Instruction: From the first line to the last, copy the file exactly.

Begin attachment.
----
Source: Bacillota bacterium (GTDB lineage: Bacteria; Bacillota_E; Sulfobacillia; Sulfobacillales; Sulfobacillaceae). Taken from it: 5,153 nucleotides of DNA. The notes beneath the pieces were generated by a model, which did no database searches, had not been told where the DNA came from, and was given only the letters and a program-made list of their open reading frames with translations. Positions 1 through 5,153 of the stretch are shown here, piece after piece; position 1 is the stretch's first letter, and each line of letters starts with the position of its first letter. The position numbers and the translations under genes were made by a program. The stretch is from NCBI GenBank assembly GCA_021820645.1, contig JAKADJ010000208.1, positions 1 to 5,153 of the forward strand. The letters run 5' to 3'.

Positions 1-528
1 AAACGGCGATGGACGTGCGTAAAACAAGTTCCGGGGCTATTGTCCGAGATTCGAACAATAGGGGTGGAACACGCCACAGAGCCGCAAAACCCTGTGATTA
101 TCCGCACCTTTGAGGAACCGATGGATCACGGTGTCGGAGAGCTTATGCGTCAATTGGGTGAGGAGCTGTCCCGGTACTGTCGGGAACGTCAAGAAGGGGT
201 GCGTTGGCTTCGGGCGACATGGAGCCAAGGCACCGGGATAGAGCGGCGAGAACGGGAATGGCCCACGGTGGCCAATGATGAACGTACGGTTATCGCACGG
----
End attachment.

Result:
Source: Bacillota bacterium (GTDB lineage: Bacteria; Bacillota_E; Sulfobacillia; Sulfobacillales; Sulfobacillaceae). Taken from it: 5,153 nucleotides of DNA. The notes beneath the pieces were generated by a model, which did no database searches, had not been told where the DNA came from, and was given only the letters and a program-made list of their open reading frames with translations. Positions 1 through 5,153 of the stretch are shown here, piece after piece; position 1 is the stretch's first letter, and each line of letters starts with the position of its first letter. The position numbers and the translations under genes were made by a program. The stretch is from NCBI GenBank assembly GCA_021820645.1, contig JAKADJ010000208.1, positions 1 to 5,153 of the forward strand. The letters run 5' to 3'.

Positions 1-528
1 AAACGGCGATGGACGTGCGTAAAACAAGTTCCGGGGCTATTGTCCGAGATTCGAACAATAGGGGTGGAACACGCCACAGAGCCGCAAAACCCTGTGATTA
101 TCCGCACCTTTGAGGAACCGATGGATCACGGTGTCGGAGAGCTTATGCGTCAATTGGGTGAGGAGCTGTCCCGGTACTGTCGGGAACGTCAAGAAGGGGT
201 GCGTTGGCTTCGGGCGACATGGAGCCAAGGCACCGGGATAGAGCGGCGAGAACGGGAATGGCCCACGGTGGCCAATGATGAACGTACGGTTATCGCACGG